This section tells of the arrival of the Romans on the Iberian Peninsula, the progressive adaptation of the Iberians to the occupation and the disappearance of Iberian culture in a process known as Romanisation.
It begins with an interactive presentation of the Punic Wars, in which the Carthaginians and the Romans fought for commercial hegemony over the Mediterranean, and the subsequent Roman conquest of the Iberian Peninsula.
Next, Roman uses and techniques that the Iberians adopted are presented. One display case exhibits some traditional Roman ceramics shaped by Iberian potters, while another shows the reproduction of a Roman-style roof, made with both flat and curved tiles (imbrices), on which an original antefix from Ca n’Oliver has been placed. Lastly, various coins are exhibited that reflect the growing importance of this exchange system, as well as what a legionnaire could buy with his pay.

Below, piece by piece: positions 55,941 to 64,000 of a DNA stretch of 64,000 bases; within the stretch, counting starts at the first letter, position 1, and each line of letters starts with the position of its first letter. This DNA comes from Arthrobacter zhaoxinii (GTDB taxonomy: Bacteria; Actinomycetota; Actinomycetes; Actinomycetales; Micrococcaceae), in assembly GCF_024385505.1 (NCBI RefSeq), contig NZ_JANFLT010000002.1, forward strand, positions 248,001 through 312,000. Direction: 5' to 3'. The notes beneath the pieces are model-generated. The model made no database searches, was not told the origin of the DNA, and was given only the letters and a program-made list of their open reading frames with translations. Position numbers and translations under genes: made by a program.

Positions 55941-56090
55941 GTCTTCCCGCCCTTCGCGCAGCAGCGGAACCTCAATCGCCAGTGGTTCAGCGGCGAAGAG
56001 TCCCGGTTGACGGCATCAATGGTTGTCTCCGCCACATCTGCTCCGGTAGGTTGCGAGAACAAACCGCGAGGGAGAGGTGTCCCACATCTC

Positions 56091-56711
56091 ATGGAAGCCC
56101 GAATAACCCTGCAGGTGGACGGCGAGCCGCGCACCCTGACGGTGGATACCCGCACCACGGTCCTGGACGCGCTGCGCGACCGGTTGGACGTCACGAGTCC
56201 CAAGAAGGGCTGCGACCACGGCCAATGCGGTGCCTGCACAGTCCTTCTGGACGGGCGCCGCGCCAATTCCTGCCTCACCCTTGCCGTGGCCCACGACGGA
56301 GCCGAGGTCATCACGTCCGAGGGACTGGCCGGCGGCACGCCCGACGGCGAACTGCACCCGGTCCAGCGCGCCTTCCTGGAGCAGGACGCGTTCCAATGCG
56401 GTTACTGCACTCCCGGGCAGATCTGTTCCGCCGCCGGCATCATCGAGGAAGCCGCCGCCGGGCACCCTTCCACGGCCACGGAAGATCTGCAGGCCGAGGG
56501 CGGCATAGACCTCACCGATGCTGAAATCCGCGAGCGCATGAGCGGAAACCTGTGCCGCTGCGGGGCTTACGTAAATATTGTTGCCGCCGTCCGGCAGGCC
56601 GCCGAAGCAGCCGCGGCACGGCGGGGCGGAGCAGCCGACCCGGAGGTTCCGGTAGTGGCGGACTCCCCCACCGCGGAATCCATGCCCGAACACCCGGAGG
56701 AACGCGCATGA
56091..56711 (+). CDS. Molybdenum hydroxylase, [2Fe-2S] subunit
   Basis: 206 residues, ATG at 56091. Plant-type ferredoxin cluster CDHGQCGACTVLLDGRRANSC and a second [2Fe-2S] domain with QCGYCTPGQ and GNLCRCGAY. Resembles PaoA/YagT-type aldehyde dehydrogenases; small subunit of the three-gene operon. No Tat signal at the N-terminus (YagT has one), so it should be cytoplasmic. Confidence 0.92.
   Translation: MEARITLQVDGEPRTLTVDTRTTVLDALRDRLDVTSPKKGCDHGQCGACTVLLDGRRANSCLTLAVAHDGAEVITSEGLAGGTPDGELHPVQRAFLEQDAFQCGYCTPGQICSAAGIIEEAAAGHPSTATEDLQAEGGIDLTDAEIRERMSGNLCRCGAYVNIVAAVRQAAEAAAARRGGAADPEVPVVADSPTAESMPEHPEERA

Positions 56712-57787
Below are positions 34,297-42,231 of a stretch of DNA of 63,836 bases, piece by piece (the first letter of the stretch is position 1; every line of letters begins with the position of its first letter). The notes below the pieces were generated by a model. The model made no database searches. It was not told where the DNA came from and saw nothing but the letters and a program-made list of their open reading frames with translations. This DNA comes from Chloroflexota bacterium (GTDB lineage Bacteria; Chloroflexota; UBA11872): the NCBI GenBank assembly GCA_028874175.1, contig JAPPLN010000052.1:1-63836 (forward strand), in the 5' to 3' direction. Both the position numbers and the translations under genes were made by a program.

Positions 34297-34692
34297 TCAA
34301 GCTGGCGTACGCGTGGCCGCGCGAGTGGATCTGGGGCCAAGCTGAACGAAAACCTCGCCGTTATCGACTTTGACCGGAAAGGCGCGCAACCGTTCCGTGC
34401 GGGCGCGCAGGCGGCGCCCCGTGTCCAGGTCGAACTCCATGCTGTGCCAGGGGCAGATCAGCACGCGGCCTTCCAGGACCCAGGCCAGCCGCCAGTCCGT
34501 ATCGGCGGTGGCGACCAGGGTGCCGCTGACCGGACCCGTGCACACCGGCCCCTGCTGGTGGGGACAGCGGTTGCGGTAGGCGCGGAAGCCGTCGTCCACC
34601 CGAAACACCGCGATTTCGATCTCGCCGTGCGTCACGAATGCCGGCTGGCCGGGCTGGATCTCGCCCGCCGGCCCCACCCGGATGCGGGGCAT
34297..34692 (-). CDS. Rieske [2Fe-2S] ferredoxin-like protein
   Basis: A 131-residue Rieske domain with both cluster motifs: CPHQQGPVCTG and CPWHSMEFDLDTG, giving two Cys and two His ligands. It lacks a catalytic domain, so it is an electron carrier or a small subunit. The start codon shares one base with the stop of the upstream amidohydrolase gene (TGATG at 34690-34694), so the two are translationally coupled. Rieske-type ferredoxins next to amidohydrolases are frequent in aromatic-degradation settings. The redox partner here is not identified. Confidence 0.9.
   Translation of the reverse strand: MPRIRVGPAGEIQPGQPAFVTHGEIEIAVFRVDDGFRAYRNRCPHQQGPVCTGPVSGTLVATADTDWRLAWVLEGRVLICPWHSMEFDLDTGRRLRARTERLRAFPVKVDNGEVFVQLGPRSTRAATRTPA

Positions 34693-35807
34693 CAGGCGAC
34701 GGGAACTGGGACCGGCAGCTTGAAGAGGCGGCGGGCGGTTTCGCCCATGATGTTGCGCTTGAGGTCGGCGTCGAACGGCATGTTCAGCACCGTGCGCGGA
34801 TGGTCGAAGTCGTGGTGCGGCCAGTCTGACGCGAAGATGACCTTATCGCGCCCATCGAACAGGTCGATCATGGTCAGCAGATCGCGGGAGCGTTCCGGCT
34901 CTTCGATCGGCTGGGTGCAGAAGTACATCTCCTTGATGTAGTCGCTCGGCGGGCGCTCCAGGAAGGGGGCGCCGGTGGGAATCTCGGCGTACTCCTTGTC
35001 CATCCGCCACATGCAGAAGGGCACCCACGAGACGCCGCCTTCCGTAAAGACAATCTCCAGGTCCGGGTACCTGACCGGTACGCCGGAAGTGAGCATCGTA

To illustrate the demise of Iberian culture and the introduction of the Roman territorial model, objects are exhibited from the Roman villa of Canaletes, located near Ca n’Oliver, alongside two unique sculptural elements: a funeral stela with an inscription dedicated to a Greek slave, and a milestone from a minor road that passed through Cerdanyola and connected Barcino with the Via Augusta .